The Rural and Farmworkers Development Organisation Director Billy Claasen said: “Farmworkers remain vulnerable. There are still those farmers who abuse farmworkers on farms.” Picture: Henk Kruger/ANA/African News Agency
The Rural and Farmworkers Development Organisation Director Billy Claasen said: “Farmworkers remain vulnerable. There are still those farmers who abuse farmworkers on farms.” Picture: Henk Kruger/ANA/African News Agency

Farmer accused of forcing workers to hand over their UIF TERS payments to him

By Mthuthuzeli Ntseku Time of article published Nov 2, 2020

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Cape Town - The Rural and Farmworkers Development Organisation says farmworkers continue to face adversity daily and still remain a vulnerable group in South African.

The organisation is preparing to lay criminal charges of fraud against a farmer today for allegedly robbing his workers of their Temporary Employer/Employee Relief Scheme UIF (TERS) benefits.

Director Billy Claasen said the farmer, outside Graafwater, was allegedly paid TERS as a lump sum which he then paid into the workers’ accounts. However, Claasen said, the farmer then took the workers to the bank to withdraw the money and made them pay it to him.

He said this had been ongoing from April up until last week.

Claasen said poverty, lack of decent housing and quality education, lack of effective delivery of services and ineffective access to medical services were also some of the challenges that farmworkers were facing daily.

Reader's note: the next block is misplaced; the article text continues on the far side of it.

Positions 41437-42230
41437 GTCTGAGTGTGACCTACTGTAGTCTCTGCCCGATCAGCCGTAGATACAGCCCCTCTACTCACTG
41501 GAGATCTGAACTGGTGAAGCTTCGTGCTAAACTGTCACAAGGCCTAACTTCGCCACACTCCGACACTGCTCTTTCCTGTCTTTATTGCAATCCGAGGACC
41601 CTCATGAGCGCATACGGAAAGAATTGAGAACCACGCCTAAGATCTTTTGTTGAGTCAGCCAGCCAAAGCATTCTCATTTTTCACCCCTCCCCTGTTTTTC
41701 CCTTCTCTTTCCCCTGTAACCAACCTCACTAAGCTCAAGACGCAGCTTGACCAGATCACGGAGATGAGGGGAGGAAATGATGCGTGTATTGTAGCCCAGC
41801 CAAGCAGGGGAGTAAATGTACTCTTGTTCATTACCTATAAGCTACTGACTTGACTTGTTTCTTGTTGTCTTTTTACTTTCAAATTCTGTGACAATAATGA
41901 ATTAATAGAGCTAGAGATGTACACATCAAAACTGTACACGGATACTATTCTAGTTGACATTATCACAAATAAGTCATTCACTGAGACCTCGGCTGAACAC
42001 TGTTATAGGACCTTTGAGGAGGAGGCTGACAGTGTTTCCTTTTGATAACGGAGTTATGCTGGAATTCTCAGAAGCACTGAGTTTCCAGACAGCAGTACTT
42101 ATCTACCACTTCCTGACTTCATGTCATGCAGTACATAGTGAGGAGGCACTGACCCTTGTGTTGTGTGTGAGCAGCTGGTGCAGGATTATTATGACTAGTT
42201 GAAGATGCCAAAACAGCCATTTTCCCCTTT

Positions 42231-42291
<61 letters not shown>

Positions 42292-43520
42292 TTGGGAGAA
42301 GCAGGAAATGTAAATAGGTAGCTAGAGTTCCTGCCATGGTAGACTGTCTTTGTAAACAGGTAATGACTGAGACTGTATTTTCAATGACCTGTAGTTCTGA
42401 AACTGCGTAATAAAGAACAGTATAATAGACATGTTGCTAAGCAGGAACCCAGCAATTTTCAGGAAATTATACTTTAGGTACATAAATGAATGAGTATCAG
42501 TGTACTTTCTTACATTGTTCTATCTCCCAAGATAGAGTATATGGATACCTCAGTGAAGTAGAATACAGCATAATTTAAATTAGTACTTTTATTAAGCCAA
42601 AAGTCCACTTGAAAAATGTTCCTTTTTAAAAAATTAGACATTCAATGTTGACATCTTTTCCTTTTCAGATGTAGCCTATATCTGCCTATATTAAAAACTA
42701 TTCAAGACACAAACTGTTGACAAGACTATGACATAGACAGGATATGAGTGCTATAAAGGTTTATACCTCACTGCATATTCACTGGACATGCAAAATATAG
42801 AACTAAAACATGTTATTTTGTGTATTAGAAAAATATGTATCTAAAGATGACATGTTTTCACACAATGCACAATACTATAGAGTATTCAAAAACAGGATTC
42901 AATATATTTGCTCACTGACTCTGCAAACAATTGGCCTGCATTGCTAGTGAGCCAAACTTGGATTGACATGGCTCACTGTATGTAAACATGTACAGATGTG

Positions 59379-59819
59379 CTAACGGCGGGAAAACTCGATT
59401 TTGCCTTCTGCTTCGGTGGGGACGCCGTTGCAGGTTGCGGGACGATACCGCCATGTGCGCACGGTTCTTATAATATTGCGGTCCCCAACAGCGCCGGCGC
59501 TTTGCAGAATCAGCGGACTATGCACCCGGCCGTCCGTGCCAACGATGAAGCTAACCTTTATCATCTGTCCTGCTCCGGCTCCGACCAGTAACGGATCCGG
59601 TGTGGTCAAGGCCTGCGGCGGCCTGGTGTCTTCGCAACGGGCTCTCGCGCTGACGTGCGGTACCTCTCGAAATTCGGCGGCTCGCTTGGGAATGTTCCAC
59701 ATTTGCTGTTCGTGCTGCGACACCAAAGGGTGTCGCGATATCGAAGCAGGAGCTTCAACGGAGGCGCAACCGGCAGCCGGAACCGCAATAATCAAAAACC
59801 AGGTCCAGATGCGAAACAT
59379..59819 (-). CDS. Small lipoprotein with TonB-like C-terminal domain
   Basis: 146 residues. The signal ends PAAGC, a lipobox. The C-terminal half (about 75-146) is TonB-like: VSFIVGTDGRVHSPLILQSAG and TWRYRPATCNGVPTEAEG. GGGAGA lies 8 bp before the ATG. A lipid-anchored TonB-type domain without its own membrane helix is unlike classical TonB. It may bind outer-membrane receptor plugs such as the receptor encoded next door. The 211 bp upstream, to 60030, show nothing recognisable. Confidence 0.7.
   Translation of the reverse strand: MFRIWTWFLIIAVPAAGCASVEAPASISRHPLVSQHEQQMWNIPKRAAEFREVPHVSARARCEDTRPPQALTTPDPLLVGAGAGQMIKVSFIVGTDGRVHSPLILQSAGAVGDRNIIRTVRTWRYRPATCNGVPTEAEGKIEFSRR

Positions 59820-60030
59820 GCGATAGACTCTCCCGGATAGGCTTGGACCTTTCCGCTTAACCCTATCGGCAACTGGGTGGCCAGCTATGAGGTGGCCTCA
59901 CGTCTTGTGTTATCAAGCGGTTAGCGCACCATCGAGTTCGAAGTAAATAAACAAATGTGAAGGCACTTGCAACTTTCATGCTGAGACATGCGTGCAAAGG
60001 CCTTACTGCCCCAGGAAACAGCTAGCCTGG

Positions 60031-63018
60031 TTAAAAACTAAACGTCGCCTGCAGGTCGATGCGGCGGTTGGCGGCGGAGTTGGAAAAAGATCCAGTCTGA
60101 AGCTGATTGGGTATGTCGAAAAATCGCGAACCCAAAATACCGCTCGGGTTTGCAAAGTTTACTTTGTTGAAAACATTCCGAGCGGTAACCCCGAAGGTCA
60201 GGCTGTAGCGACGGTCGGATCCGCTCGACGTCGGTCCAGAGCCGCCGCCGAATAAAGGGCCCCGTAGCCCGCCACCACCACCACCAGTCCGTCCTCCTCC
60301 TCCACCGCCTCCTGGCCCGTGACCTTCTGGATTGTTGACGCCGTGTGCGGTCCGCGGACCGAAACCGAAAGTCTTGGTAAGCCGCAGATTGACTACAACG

“Farmworkers remain vulnerable. There are still those farmers who abuse farmworkers on farms. We have seen cases go to court where farmworkers have been abused and killed and sometimes these cases disappeared,” he said.

“Access to their place of residence is also a big challenge. Protest action must ensure unity in action and must not be seen to be in favour of one group only. The life of a farmer is no different in value to the life of a farmworker,” he said.

He said crime affected everyone and called for the fair investigation and prioritisation of the case.

“Whether a farmer or farmworker complains, whether it is a youngster on the Cape Flats or a person in Constantia, all complaints must receive equal attention and treatment,” he said.

Anele Mehlo from the Western Cape Advice Office said the pandemic had laid bare the inhumane conditions which some of the farmworkers were subjected to.

“In Citrusdal and Ceres during the hard lockdown, we had farmworkers that were running up and down looking for jobs and places to stay after they were evicted from the farms they were working for,” he said.

The farmer had not responded by the time of publication.

Cape Argus

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